All of the satsang and Knowledge sessions centred around a white, ranch-type house with thatched roof, set in flowering gardens and lawns on the outskirts of Tananarive, ancient and colourful capital of Malagasy. Mahatma Ji had no cause to refuse anyone receiving Knowledge - everyone was so simple and open-hearted, their devotion reflected so clearly in their songs and service. A whole community had been created; social services had been started and fifteen children from the city's prison for delinquent children were among the three hundred and thirty-eight who received Knowledge.

One month prior to Mahatma Ji's visit two premies had travelled three hundred miles south to another large town called Fianarantsoa. In that month an ashram was established and eighty-three persons prepared and waiting for Knowledge. Mahatma Ji had to extend his stay ten days to give the necessary eleven Knowledge sessions - on one occasion three in one day. Things are moving fast in Malagasy!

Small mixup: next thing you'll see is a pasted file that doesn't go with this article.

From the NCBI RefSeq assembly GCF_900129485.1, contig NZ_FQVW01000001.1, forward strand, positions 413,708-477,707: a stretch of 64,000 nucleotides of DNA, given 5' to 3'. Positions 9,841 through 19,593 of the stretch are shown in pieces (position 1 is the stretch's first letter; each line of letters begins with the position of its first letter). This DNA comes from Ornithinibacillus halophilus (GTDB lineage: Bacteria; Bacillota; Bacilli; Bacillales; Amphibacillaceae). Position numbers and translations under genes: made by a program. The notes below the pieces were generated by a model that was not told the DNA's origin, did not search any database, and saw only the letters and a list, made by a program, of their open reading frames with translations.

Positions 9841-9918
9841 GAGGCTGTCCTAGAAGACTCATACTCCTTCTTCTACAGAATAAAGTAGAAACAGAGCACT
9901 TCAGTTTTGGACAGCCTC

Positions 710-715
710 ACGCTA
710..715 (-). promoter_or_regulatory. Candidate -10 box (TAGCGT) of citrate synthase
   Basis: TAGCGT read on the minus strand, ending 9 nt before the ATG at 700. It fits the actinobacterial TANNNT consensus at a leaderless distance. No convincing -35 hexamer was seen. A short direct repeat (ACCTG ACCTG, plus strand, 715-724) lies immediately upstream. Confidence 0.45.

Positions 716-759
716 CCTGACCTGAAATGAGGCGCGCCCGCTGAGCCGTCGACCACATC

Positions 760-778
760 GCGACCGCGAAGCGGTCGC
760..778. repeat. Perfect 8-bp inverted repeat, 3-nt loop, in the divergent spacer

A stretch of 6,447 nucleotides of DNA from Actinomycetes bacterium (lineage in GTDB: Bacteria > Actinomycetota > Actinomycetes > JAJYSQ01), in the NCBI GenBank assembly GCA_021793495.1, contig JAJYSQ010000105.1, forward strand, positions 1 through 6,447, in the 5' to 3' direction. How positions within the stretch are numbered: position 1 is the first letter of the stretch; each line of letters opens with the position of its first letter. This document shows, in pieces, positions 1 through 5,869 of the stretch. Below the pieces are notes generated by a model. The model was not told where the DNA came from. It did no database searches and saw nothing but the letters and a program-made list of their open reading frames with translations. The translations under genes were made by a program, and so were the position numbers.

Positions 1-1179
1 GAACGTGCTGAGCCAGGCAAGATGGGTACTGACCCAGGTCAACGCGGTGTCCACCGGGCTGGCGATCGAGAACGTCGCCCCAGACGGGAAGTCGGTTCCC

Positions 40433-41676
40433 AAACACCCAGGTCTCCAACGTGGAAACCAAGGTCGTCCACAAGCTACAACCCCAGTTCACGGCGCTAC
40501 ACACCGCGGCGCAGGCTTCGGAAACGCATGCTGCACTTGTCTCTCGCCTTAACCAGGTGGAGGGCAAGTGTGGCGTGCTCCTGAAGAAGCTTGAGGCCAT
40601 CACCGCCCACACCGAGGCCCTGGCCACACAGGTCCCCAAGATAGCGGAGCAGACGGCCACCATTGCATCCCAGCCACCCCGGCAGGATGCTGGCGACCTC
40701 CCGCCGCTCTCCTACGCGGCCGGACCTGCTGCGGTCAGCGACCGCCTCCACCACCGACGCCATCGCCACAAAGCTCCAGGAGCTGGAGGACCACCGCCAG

On the last day of our stay in Tananarive Mahatma Ji staged a huge satsang and feast for all of the new premies, preparing the delicious kitcheri and dahl for the gathering of two hundred. The housemother's eyes bulged on seeing two kilos of ginger root thrust into the subji, along with handfuls of red chili and a host of other obscure Indian spices. Mahatma Ji delights in astonishing housemothers with his cooking but no-one can deny that it always tastes excellent. After satsang, held on the lawns under a starlit sky, Mahatma Ji answered questions and told stories. We then sang arti and Malagasy devotional songs, finishing at 1.30 in the morning with Mahatma Ji playing his tapes of the Holi festival celebrations and singing held last year in India.

One very inspired idea for propagation here has been the mass production at the ashram of large rolls of printed handkerchieves, which are then taken out to be "made up" at the villages, where the people are very poor and often unemployed. In this way work and money is being provided in the poor, outlying areas. With a minimum of words, this practical satsang has drawn many souls to Guru Maharaj Ji, Through Mahatma Ji, Guru Maharaj Ji is making a garland of fifteen African countries, and each day the Dark continent comes closer to being a Continent of Light.